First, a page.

Police have warned all firms with vans covered by commercial vehicle insurance to check on their drivers, after an electrician was stopped by police when they saw him using a mobile phone while driving a company van. Things then got worse for the driver as it turned out he had no driving licence.
When the case got to Plymouth Crown Court it was also revealed that Joseph Goulding, from Southampton, had even tried to fool the police by giving them his older brother’s details. Police told how the case got complicated when his brother was summonsed to court for the offence last year and when he failed to appear, a warrant was issued for his arrest.
The CPS (Crown Prosecution Service) says that at that point the brothers must have had a little chat because Joseph turned himself in at a police station and confessed. He later pleaded guilty to trying to pervert the course of justice, using a mobile at the wheel of the VW Transporter and driving without a licence. The court heard that following two previous convictions for drink-driving, Mr Goulding had been banned from the roads for three years in 2006. However, when the ban ended he did not bother to apply to get his licence back because his insurance premiums would have been so high.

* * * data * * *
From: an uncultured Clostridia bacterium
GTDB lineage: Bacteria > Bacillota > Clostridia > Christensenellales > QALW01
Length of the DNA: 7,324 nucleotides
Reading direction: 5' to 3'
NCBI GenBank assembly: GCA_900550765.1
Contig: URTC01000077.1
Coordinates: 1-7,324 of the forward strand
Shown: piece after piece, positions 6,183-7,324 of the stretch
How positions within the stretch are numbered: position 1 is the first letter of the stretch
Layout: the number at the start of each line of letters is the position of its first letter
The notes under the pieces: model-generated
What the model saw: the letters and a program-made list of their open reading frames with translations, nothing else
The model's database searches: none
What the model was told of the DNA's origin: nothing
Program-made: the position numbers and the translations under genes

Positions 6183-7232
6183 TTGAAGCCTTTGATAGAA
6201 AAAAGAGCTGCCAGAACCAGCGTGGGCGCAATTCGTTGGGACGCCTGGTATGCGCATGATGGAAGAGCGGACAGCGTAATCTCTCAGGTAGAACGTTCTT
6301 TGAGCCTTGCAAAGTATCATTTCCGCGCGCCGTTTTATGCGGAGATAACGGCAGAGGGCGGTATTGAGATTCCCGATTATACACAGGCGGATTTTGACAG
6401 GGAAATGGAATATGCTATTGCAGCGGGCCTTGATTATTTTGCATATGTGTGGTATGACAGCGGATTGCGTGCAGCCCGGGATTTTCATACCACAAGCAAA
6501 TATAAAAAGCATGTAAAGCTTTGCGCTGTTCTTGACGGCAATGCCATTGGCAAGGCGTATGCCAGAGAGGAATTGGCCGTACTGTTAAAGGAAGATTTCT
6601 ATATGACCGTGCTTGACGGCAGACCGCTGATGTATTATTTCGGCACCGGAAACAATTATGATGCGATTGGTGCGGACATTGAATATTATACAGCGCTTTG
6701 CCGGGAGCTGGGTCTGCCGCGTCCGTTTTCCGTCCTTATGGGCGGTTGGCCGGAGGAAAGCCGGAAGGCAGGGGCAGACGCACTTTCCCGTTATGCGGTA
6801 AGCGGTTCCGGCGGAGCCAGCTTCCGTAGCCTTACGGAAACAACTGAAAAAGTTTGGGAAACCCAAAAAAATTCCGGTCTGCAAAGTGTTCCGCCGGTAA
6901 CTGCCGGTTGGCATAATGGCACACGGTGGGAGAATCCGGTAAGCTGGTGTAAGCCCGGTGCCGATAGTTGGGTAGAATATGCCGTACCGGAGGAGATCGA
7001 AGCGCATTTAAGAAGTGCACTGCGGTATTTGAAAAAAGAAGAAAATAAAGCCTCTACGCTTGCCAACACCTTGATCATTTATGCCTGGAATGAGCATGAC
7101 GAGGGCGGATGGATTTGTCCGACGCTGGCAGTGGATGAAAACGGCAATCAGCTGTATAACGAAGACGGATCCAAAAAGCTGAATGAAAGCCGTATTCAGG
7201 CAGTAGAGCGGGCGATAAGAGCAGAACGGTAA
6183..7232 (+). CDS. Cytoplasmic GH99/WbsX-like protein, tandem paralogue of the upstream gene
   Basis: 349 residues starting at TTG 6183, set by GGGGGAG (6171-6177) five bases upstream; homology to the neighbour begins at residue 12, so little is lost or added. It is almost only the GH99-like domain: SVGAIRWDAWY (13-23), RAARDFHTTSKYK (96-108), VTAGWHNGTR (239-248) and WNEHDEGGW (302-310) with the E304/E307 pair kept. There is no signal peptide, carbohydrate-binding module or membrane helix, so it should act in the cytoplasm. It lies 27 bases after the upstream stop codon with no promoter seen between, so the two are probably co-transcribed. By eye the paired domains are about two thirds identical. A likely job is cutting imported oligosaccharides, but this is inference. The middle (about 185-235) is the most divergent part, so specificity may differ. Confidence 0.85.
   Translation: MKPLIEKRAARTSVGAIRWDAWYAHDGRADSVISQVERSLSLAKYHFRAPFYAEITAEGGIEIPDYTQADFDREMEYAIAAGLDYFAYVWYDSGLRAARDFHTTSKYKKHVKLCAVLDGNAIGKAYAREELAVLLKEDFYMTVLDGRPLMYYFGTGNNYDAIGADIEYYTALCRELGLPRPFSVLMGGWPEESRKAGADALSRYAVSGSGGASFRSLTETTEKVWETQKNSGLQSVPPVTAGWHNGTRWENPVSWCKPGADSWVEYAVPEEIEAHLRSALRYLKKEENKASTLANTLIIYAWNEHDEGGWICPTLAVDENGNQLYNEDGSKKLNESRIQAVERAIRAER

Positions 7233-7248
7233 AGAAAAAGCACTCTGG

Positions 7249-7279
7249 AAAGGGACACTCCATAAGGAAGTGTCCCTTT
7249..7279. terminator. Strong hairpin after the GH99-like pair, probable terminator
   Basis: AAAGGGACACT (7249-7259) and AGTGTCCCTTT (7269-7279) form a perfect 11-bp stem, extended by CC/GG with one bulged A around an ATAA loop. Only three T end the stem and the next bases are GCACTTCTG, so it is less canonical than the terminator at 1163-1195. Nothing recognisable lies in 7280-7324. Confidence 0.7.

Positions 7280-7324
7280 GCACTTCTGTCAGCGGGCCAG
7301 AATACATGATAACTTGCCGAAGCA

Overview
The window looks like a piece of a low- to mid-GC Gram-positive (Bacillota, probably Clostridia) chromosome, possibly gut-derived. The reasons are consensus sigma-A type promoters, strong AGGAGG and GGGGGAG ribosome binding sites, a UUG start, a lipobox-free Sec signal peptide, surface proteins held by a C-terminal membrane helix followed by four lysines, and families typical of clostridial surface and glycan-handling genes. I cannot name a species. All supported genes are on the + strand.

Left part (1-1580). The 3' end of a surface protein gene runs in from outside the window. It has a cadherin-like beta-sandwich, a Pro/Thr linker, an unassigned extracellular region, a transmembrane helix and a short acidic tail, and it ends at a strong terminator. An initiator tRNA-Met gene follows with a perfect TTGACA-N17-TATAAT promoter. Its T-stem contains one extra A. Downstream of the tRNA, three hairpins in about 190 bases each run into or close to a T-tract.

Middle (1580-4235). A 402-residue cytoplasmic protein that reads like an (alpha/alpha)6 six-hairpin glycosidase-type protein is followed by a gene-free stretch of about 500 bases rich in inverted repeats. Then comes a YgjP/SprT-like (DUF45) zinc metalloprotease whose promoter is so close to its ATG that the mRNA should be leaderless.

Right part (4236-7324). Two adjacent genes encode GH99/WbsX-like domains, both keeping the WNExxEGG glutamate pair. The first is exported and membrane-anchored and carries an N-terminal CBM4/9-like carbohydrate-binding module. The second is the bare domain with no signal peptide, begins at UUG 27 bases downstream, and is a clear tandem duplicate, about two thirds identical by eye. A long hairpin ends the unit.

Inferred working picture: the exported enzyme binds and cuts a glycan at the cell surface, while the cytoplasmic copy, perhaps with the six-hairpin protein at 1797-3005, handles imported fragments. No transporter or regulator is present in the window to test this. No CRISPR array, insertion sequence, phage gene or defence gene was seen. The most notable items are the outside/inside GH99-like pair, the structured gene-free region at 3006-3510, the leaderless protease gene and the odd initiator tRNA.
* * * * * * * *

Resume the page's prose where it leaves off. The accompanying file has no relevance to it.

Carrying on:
Emma Birt, solicitor for Goulding, said “He acknowledges that what he did was extremely stupid and could have resulted in arrest and custody for his brother. He is a family man and has been offered a permanent job which depends on his ability to drive.”
Despite her pleading with the judge not to ban him, the judge told Goulding: “You gave the details of your older brother and he could well have found himself in a good deal of trouble.”
Goulding was jailed for six months (suspended for two years) and ordered him to do 150 hours of unpaid community work in the local area. He was banned for six months and warned: “If you drive in the next six months, you will be in serious trouble.”